Houston ranked nation’s worst hotel market
Low occupancy, high delinquency and decreased cash flow are factors
(Illustration by The Real Deal with Getty)
Houston, we have a problem — and this time, it’s hospitality. The metropolitan area’s lodging industry failed to bounce back post-pandemic, and TREPP ranked it the worst hotel market in the nation.
The industry is struggling due to low occupancy rates, high delinquency and a decrease in cash flow, according to a March report by Trepp.
One-third of Houston’s lodging properties experienced a decline in net cash flow growth, with almost 69 percent of properties in the metro having a debt service coverage ratio of less than 1x, the report found. That puts them at risk of defaulting on their loans if they cannot generate enough income to cover debt payments.
Since January 2020, 14 lodging loans have been resolved for a loss in Houston, totaling nearly $67 million in realized losses across the city. The largest loan to resolve for a loss this year was a $29 million Marriott Galleria loan in January, which resulted in losses of $13 million. The 14-story full-service hotel last received a payment in March 2020.
Houston has been grappling with a surge in hotel deliveries due in part to pandemic delays, which could explain low overall occupancy numbers as new projects vie for consumer attention. RREAF and Innisfree announced in February the development of a $110 million resort on Galveston’s East Beach. And a previously pandemic-shelved project, a five-story boutique hotel called the Daphne, is moving forward with development in the Heights and plans to open its doors next year.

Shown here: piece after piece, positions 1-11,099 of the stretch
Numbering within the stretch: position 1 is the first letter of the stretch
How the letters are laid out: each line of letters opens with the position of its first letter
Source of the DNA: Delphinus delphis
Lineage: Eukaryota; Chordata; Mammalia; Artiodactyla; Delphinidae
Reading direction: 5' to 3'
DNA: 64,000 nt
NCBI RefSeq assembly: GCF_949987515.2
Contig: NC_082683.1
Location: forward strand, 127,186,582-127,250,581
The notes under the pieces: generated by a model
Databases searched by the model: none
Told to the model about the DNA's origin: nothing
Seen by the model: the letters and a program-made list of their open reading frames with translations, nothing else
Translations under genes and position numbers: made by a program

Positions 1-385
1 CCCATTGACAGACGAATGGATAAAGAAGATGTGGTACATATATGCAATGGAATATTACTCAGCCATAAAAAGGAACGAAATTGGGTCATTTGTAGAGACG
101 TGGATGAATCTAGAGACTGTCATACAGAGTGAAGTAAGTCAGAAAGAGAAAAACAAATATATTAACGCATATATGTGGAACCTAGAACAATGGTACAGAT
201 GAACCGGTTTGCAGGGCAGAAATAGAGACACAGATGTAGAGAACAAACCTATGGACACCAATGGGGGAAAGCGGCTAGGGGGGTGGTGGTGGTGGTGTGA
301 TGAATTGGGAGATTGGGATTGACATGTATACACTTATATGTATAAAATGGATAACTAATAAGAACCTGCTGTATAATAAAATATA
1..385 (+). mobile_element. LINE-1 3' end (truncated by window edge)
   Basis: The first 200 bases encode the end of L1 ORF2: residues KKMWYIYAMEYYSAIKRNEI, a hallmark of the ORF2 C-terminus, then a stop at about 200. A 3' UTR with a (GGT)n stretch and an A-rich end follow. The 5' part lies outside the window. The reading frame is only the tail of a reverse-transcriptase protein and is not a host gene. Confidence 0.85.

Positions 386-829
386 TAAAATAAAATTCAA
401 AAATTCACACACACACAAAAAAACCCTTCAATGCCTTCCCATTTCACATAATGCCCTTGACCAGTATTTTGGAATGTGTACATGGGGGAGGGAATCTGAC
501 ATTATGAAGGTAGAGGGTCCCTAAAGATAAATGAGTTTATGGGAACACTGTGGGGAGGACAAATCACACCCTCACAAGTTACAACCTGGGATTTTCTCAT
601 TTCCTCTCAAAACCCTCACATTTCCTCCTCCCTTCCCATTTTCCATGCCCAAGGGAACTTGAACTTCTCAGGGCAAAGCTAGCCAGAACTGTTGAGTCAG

Occupancy, however, has a weighted average of 53 percent, one of the lowest in the country, showing a struggle to attract guests over a 12-month period.
A separate report by the Business Journals found that Houston’s hotel occupancy rate lags 4.5 percent behind its 2019 performance. That is based on a 28-day average that ended on Dec. 2, 2022. In contrast, markets outside the top 25 metros have seen a combined post-pandemic increase of 1.5 percent, indicating signs of sharper recovery while the Bayou City has been slow to rebound.
In January, an LP called CenterPoint Partners @ Texas II filed for Chapter 11 bankruptcy on Hampton Inn on Interstate 10 East.
However, there are signs of hope for Houston’s lodging industry. The city has seen a bounce back in its core life science and energy industries, leading to an increase in business opportunities and corporate travel. Several major companies, including NRG Energy, Hewlett Packard Enterprise and ExxonMobil, have relocated their headquarters to Houston in recent years.
Houston is also set to host the NCAA Final Four at the end of March, which is likely to offer a short-term boost to the city’s hospitality sector. However, with the highest percentage of delinquent loans out of the 50 largest metropolitan areas, the city has a long way to go before it can rebound to pre-pandemic levels like its metropolitan counterparts.
Correction: A previous version of this story misidentified the owner of Hampton Inn on Interstate 10 East.